A recent article from the Washington Post spurred some interesting online discussions about the advantages of for-profit universities.  In the article, columnist Jay Matthews provides five reasons why career colleges, which are relatively new to the higher education scene, will survive and thrive in the long term:

1.  For-profit schools are less of a drain on tax dollars than non-profit or public schools. Georgetown University business school researcher Robert J. Shapiro and his fellow economist Nam D. Pham found that for-profit schools received less than 30 percent of the government financial support per student that public institutions and their students do.

2.  The public and non-profit private universities that dominate higher education are doing less with their money. They are building luxury dorms, restaurants and athletic facilities which don’t produce more learning or more graduates. In 2007 the United States spent 3.1 percent of its gross domestic product on post-secondary education, twice the 1.5 percent spent by other developed countries that produce more graduates per capita. 3.  For-profit colleges often have better graduation rates for the same kind of students. U.S. Education Department data show students with two or more key risk factors, such as delayed enrollment, no high school diploma or full-time job, have only a 17 percent chance overall of getting a two-year or four-year degree. Their chances are 24 percent at for-profit schools. That’s not a big improvement, but they are doing it with fewer tax dollars.

4. In other industries, the rise of for-profits has sparked great controversy, but not for long. In the 1980s hospitals began to shift from publicly funded or non-profit to privately funded, with much criticism. Today, most of us don’t know or care how the hospitals we visit are financed.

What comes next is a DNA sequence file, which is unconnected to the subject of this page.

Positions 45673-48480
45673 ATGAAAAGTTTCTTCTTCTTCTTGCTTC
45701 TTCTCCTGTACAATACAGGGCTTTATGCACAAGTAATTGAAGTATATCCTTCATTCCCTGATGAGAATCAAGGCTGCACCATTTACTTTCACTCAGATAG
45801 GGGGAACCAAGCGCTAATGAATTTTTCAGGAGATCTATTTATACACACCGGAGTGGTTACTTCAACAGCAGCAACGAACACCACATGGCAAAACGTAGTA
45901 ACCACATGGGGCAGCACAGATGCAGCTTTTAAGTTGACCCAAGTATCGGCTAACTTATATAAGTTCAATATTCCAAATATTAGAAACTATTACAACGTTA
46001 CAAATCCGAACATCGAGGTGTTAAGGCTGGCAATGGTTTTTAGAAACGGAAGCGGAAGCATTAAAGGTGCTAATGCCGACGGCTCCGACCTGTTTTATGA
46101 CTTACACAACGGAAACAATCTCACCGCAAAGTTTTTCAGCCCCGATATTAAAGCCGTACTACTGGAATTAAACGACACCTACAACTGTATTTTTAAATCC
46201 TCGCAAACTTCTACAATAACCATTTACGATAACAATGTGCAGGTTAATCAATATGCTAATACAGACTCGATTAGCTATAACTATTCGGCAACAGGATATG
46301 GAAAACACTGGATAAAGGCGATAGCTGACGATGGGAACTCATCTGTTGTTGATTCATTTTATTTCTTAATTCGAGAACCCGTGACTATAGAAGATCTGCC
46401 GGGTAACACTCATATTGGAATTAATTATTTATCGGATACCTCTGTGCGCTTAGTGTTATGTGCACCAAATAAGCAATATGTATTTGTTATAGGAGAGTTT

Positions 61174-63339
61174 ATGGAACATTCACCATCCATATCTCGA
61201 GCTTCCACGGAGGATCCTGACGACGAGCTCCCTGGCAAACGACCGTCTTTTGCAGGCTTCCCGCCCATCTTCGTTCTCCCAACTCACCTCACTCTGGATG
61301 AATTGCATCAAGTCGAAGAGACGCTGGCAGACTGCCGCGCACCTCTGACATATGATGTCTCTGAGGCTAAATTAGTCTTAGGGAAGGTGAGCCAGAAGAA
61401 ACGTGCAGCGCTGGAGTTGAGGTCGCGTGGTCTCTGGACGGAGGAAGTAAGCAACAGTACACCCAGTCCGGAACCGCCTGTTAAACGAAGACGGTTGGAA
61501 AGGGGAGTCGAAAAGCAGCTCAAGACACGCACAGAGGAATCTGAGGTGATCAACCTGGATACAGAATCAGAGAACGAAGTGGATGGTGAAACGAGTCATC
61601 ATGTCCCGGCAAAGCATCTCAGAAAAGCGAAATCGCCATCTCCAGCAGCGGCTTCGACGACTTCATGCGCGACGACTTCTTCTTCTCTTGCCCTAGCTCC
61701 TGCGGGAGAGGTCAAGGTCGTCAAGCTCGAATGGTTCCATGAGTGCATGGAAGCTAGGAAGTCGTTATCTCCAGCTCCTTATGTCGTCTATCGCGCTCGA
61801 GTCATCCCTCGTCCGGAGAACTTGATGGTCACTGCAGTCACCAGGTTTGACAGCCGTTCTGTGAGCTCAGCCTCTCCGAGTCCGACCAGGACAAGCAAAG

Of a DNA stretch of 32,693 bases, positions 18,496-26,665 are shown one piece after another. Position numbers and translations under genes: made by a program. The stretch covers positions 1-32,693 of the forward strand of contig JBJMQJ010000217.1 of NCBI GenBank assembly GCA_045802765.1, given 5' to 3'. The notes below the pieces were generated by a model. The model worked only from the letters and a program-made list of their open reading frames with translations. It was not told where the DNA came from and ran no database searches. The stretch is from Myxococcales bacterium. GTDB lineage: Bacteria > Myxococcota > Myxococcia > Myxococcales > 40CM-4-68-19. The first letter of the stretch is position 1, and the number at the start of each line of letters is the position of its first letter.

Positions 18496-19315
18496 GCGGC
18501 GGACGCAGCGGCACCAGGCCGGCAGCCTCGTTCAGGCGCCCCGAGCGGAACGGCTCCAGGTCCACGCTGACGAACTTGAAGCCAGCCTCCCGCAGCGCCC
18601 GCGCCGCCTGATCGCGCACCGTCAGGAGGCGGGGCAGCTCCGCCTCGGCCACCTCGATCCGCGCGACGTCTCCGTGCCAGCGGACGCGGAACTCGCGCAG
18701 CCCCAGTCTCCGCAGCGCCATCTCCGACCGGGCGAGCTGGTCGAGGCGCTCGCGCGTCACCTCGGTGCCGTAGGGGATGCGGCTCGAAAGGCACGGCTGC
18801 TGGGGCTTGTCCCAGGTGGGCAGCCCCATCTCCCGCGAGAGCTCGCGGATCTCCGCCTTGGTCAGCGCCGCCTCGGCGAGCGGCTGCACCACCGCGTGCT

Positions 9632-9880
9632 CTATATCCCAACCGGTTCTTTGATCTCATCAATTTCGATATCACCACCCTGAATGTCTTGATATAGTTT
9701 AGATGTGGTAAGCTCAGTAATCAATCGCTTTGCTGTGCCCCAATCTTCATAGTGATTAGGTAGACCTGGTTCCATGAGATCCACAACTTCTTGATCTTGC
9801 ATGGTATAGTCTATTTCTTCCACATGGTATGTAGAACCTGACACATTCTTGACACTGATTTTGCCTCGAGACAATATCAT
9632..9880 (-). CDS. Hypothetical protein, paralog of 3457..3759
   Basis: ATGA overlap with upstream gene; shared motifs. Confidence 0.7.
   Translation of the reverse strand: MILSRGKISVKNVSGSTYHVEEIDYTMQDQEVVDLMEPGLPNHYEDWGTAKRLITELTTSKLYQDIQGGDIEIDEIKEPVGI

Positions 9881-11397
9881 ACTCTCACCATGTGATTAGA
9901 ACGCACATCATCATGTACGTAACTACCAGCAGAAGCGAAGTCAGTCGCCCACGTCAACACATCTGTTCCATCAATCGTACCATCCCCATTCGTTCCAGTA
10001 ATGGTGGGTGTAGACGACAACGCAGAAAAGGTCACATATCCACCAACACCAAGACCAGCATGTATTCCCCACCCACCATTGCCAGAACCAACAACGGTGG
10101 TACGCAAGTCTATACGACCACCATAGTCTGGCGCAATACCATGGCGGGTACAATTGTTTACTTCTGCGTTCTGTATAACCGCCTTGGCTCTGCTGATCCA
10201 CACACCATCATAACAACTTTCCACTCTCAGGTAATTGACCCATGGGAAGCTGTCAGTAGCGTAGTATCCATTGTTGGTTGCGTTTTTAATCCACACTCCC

5.  Aggressive newcomers to higher education have historically been labeled as wasteful, low-quality, hucksters cheating our youth. That was the rap against land-grant colleges and community colleges when they were created. They are now vital parts of our system. There are advantages to all higher education institutions, from community colleges to for-profit universities to traditional non-profit schools, and these are just some of the strengths held by career colleges. We also believe that for-profits’ ability to leverage IT and growing trends towards online learning will help them continue to provide an excellent, modern education in the future.  In fact, a recent study by the Department of Education found that online facilitated learning (which is common within for-profit universities) is often more effective than traditional classroom-style education. But what sets for-profit colleges apart from the rest of the online learning community?  Some of the most tangible benefits to students come from for profit schools’ dedicated curriculum development professionals, whose sole focus is to develop high-quality online course content. These schools also provide academic advisors for each student, creating a very high-touch environment conducive to successful outcomes. With advantages such as these, it will be no surprise to see for-profit colleges and universities thriving in the long term!

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